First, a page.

Transport, health and local government are all contenders for a multibillion dollar infrastructure spending boost, Dileepa Fonseka reports
Roading and rail should be at the core of a major Government infrastructure announcement.
That’s the argument economists and people in the infrastructure industry are making ahead of a spending package announcement by Finance Minister Grant Robertson.
Robertson has previously said the package would involve the Government taking on more debt to fund short to medium term infrastructure projects across New Zealand.
“With fiscal policy you’re trying to forecast what cabinet ministers are going to decide in a closed room and that could be anything, right?
ANZ Economist Miles Workman bets the package, to be announced on Wednesday, will fall within the range of $5 billion to $15b.
“With fiscal policy you’re trying to forecast what cabinet ministers are going to decide in a closed room and that could be anything, right?”
“But we do know there are a few constraints subject to that decision-making process.”
Workman said the Government’s movement to a debt target range of between 15-25 per cent of GDP was one factor, a weaker GDP outlook was another. He said it was also likely the Government would want to hit a debt target slightly below 25 percent.
Infometrics Economist Brad Olsen puts an upper-limit of $10b on his estimate of what the spend might be and said the projects on the infrastructure roster would likely be split between short-term ones – that could be completed within a two year period – and medium term projects that would take a minimum of four years to finish.
“We expect more spending to be announced on healthcare and hospitals, mostly in the regeneration and additional capacity space for existing health infrastructure.”
Infrastructure NZ CEO Paul Blair said if the plan was about “shovel-ready” transport projects then roading projects would have to be on Robertson’s list.
“Road has been consented, rail has not been consented. If it’s about doing stuff which is shovel-ready now the road has been consented the rail has not – they’re both needed.”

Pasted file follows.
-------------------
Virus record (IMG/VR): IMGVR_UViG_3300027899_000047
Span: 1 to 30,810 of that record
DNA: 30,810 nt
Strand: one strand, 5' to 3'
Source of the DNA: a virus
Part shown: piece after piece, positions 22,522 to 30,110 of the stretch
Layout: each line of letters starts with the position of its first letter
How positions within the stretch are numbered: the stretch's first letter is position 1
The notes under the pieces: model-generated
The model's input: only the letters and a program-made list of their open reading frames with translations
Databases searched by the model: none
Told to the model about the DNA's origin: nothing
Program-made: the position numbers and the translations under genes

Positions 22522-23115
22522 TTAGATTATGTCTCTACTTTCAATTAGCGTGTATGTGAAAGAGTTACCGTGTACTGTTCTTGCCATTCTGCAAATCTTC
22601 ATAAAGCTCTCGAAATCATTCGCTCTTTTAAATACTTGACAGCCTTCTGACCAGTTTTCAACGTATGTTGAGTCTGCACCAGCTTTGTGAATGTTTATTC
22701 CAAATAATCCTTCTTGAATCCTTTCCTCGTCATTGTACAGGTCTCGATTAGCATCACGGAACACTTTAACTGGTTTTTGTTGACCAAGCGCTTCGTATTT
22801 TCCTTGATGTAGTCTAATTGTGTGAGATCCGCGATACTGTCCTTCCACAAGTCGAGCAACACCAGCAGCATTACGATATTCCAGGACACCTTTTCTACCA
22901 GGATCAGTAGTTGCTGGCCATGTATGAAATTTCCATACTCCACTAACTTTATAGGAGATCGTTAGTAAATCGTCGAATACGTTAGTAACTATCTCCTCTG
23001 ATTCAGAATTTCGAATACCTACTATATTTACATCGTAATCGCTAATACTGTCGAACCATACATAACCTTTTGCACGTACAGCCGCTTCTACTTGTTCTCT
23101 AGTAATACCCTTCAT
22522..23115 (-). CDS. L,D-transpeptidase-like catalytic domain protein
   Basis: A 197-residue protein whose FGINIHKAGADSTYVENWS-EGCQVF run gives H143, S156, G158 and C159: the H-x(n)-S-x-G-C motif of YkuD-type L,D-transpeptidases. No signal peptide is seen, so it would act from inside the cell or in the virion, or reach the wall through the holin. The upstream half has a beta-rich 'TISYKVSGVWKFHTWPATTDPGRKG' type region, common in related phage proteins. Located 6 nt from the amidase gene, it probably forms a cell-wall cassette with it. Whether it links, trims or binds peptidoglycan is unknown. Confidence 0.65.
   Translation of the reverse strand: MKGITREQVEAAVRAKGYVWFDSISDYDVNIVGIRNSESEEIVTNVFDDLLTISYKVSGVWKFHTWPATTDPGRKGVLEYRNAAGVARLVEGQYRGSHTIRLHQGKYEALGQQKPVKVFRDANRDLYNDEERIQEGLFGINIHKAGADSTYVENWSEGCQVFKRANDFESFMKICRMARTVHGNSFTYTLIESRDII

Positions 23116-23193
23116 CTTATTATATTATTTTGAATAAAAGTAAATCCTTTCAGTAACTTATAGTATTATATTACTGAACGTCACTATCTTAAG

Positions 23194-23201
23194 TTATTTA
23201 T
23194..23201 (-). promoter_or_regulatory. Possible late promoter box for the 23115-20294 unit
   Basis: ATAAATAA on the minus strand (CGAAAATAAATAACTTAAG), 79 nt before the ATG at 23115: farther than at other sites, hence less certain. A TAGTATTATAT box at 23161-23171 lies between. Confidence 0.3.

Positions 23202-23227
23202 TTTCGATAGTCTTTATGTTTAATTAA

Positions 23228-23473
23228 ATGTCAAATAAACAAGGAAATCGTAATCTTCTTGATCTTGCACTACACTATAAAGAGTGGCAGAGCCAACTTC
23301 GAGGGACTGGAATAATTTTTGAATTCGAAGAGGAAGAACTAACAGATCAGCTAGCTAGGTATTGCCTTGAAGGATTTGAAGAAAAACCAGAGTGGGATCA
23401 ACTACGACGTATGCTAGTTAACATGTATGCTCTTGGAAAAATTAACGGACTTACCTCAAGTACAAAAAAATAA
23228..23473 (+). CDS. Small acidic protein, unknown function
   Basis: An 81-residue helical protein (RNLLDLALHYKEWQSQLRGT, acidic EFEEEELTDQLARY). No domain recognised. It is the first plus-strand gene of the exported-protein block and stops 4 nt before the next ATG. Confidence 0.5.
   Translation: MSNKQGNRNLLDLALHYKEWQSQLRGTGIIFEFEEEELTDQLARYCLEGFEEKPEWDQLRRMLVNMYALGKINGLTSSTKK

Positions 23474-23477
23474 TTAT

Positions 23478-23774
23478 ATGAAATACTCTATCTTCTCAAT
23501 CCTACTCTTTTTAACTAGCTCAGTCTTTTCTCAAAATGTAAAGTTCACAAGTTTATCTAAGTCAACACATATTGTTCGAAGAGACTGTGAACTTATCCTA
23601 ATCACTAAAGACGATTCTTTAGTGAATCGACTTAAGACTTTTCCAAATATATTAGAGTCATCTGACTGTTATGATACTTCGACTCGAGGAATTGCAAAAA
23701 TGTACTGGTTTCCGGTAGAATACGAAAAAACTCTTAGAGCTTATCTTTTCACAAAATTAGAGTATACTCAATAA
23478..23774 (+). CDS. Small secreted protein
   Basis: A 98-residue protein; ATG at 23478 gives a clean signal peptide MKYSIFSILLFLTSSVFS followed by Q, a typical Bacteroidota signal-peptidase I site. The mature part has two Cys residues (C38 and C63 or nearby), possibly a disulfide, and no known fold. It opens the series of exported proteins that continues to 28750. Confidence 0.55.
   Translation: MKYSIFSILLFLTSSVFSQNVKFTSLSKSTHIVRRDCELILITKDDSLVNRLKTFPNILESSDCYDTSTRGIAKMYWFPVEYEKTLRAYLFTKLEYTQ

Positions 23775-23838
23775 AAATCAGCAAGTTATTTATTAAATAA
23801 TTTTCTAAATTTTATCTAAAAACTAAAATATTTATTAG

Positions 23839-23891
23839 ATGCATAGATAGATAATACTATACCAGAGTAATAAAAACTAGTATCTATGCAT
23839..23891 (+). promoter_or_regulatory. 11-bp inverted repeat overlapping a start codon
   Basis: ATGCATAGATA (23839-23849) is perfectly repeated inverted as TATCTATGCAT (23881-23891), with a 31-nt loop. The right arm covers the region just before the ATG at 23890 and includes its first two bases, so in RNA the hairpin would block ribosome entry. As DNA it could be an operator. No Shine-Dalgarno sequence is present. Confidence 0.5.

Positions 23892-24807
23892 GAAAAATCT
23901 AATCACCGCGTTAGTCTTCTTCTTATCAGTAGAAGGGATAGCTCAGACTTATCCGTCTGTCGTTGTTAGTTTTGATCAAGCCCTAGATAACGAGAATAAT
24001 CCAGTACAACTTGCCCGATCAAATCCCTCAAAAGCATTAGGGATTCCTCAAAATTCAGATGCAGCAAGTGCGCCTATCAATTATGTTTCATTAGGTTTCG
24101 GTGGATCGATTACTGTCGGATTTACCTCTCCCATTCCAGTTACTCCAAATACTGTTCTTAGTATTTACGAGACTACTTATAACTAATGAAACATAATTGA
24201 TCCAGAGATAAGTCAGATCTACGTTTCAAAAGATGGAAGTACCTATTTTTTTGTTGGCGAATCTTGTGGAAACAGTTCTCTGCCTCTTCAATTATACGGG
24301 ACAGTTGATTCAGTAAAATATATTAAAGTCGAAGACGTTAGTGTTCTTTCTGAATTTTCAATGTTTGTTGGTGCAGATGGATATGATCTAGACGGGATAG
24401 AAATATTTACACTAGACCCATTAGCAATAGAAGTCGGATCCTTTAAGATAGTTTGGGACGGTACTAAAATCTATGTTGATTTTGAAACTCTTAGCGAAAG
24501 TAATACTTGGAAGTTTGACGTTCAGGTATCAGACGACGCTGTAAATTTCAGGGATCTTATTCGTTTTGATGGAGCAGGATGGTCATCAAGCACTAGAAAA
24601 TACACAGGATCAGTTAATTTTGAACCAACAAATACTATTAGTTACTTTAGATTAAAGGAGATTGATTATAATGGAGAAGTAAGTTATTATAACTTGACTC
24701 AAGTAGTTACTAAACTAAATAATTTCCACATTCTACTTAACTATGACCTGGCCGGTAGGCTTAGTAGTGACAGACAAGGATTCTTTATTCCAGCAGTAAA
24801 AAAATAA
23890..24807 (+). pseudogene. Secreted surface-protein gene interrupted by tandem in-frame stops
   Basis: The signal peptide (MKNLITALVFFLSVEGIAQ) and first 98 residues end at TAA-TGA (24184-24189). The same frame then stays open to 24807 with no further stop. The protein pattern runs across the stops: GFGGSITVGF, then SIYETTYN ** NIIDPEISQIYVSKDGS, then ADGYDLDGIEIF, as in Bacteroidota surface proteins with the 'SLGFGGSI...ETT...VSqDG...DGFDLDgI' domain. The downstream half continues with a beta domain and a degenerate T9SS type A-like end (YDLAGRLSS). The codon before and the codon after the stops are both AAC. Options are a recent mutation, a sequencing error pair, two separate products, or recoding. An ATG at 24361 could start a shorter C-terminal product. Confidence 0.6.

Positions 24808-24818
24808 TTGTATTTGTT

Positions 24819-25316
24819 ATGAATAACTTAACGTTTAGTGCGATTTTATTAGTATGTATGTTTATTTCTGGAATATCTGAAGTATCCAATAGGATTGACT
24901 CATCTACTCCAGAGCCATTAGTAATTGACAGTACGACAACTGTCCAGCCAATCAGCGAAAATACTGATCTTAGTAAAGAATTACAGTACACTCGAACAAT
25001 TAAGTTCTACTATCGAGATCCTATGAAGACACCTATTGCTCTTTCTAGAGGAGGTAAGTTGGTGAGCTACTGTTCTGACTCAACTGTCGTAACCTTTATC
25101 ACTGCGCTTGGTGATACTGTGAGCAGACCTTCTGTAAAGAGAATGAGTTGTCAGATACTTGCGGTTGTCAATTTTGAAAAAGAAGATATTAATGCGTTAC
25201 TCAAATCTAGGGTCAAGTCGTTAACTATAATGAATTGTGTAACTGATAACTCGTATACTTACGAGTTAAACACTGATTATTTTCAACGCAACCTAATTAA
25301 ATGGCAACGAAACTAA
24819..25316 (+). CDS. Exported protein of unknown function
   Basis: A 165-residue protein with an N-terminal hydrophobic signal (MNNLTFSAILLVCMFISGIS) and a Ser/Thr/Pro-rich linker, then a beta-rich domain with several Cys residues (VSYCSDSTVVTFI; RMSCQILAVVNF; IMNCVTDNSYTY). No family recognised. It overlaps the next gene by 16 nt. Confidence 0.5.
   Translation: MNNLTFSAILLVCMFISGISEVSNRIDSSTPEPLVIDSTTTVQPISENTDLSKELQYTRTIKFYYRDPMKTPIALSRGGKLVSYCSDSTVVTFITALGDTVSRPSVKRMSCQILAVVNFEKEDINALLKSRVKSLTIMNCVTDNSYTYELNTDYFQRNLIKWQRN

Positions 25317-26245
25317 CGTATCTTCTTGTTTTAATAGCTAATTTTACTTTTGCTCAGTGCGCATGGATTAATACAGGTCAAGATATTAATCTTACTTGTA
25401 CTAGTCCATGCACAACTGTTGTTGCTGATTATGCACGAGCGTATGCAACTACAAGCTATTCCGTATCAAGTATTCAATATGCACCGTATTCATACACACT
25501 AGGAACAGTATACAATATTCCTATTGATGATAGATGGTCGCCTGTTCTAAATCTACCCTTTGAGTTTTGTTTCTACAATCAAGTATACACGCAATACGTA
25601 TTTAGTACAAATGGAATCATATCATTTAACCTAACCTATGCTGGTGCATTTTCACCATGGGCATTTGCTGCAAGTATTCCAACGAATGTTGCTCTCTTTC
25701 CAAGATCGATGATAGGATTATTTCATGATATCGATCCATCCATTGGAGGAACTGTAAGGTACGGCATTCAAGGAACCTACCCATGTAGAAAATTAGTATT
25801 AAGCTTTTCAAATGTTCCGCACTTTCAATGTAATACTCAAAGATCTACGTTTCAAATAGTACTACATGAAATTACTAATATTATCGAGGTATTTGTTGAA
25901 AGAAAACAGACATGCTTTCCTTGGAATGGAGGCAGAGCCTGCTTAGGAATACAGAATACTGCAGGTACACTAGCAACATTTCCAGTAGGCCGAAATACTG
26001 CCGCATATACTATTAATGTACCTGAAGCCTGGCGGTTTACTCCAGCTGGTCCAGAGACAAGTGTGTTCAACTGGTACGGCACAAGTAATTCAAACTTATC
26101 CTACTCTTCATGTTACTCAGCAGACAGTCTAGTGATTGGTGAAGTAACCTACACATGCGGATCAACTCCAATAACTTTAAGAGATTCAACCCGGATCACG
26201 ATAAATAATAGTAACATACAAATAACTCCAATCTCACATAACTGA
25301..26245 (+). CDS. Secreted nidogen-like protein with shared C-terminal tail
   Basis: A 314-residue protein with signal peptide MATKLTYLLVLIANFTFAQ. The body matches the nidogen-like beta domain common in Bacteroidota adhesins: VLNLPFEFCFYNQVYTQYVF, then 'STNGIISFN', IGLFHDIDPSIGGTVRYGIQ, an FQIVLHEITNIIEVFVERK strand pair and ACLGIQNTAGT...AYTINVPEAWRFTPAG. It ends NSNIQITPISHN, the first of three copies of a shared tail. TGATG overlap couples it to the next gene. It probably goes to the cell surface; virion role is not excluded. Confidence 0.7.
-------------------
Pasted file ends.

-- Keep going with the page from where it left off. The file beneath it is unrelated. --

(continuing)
“I’m just saying if you had to deliver something, put shovels in the ground within a year, you can do that with road. Arguably you wouldn’t be able to do that with rail.”
His pick for roading projects that might be included in such a drive would be:
– Penlink (Auckland) – $384m – a campaign run by the Auckland Chamber of Commerce notes it has one of the highest benefit-to-cost ratios of any road transport project in Auckland;
– Mill Rd corridor (Auckland) – $500m – which would provide an alternate to State Highway 1 for travelling south;
– Cambridge to Piarere (Waikato) – $561m – continuing the Waikato Expressway south from Cambridge;
– Petone to Grenada highway (Wellington) – $1b – a project Blair said was crucial for resilience in the Wellington region: “When a quake happens our Highway 1 is going to be buried under the sea like Kaikoura was, you have to have another way of getting into Wellington or it’s an island”.
Blair said New Zealand would also need to invest in rail projects, because “if we want to seriously decarbonise we’re going to need rail investment”. But he noted that many had not been consented, His pick of rail projects to be invested in included a third rail line through Auckland which he classed as “essential”.
Apart from roads Blair makes the argument that local government should receive some funding too.
“38 percent of New Zealand’s infrastructure is owned by local authorities…but they only get 10 percent of the total tax take in the country.”
Infrastructure NZ is proposing the Government borrow money and award grants to local government entities for infrastructure projects.
Access to the grants would be contingent on councils creating spatial plans for their area.
“If we think at a regional level then we can scale up and we can actually get some better outcomes that moves away from having to deal with 78 councils which just simply is impossible for a Government that is doing a lot.”
Any entity that spent the money would also need to sign up for an investor confidence rating which would give it an A, B, C, or D score on how well it had used the money.
The use of grants rather than loans meant councils could borrow twice as much as they were awarded with the initial grant, Blair said.
“We’ve got a huge deficit, so any investment in good infrastructure is good.”
“But if Minister Robertson was going to put $5b out there…I would like to see that there is a proportion that comes for partnerships with regions.”